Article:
By: Sarah Snyder
ODESSA - They went from failure to an A+. It was just two years ago when Bowie Junior High in Odessa was rated ''unacceptable'' by the Texas Education Agency. But this past school year they earned a "recognized" status with the highest scores ever for a junior high in Ector County.
"We got the label of academically unacceptable," Bowie Principal Denise Shetter, said. "At the time it was pretty devastating. The teachers start doubting themselves, the kids doubt themselves, but in retrospect it was an unexpected blessing because it really made us examine what we were doing."
So Bowie school leaders changed a few things. They started by adding a free breakfast, then asked students to focus their attention on getting five more questions on the TAKS test, but the most obvious change is in the classroom. For the first time in district history, they seperated the boys and girls during core classes.
"I really do like the gender based classes because I think it helped the students succeed academically," Bowie Science Teacher, George Haynes, said.
And when the TEA scores rolled in, Bowie scored. Big time.
"We went down in history," Shetter said. "A thousand of my kids hit the standard - at least 70-75% of them and no one has ever done that in Ector County before. They made history and it's pretty exciting."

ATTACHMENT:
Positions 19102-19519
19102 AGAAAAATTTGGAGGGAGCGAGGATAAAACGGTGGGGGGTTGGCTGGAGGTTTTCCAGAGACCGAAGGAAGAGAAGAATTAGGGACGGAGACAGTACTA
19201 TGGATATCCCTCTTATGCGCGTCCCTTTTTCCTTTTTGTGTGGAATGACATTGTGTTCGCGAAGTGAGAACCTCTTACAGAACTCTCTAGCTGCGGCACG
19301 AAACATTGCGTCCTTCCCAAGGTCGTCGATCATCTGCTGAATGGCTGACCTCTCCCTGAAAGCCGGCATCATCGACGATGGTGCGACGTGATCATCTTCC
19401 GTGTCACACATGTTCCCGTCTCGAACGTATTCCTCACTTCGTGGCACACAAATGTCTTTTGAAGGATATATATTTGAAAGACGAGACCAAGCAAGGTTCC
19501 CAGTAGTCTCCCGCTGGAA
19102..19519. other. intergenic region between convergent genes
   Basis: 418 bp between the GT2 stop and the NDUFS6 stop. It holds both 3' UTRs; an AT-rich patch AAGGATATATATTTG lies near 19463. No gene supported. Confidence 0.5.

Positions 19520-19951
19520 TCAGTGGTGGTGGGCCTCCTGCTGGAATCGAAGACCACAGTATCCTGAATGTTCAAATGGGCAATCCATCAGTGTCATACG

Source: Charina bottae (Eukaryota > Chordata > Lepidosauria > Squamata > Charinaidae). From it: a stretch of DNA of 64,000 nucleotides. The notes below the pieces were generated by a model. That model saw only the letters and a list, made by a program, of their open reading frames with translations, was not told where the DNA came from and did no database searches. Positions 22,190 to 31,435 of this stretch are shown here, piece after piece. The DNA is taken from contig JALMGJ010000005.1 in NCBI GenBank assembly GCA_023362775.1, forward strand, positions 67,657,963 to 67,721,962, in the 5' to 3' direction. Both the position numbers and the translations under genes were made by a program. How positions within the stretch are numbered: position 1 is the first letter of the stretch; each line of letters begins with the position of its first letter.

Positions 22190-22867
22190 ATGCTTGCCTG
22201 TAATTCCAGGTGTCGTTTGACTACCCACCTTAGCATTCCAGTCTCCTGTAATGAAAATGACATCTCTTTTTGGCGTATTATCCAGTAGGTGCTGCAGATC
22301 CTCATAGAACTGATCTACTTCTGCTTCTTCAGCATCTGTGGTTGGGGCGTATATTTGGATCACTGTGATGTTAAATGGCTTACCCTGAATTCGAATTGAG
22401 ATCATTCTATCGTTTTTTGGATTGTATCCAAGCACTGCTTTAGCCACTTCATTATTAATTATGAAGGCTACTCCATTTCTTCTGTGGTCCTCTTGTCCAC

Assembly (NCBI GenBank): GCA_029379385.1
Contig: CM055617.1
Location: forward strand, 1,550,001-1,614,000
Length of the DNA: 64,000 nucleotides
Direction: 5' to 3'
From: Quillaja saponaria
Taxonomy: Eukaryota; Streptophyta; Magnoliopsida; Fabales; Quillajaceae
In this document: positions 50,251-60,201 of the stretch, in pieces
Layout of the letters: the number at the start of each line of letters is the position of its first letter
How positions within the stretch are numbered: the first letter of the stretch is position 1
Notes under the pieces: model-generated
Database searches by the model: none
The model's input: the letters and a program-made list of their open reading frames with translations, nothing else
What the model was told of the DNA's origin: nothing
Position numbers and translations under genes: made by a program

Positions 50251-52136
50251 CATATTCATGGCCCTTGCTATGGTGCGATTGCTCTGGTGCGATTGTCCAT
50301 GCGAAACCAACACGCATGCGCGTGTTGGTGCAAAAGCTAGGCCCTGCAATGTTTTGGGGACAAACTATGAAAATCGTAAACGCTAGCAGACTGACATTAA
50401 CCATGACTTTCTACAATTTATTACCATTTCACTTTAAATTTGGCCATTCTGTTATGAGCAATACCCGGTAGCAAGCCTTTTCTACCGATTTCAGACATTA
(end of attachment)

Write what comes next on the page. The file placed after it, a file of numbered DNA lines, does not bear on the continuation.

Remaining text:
The faculty say the gender based classes helped put the focus back on learning.
"They don't have to show off for anybody else, they don't have to worry about being embarrased by anybody else, nobody is going to laugh at them," Haynes said.
And while there are a few downsides to being seperated.
"My girlfriend isn't in there," 9th Grader, Julio Mata, said. "If there were boy and girl classes, she probably would have been in there."
The benefits show up on the report card.
"It makes us focus because we're not worrying about the girls, we're just paying attention," 9th Grader, Aaron McMaryion, said.
Aaron - the school's football quarterback - is proof-positive of the change. As a seventh grader he failed the TAKS, but last year as an eighth grader he earned "commended" status in each of the subject areas.
"It helps you maintain your grades, keep your grades up, pass and be able to play sports," McMaryion said.
"It was almost like winning the lottery because you know it can happen, but you know it's rare," Shetter said.
"The biggest change I saw was that student's believe they can achieve," Haynes said.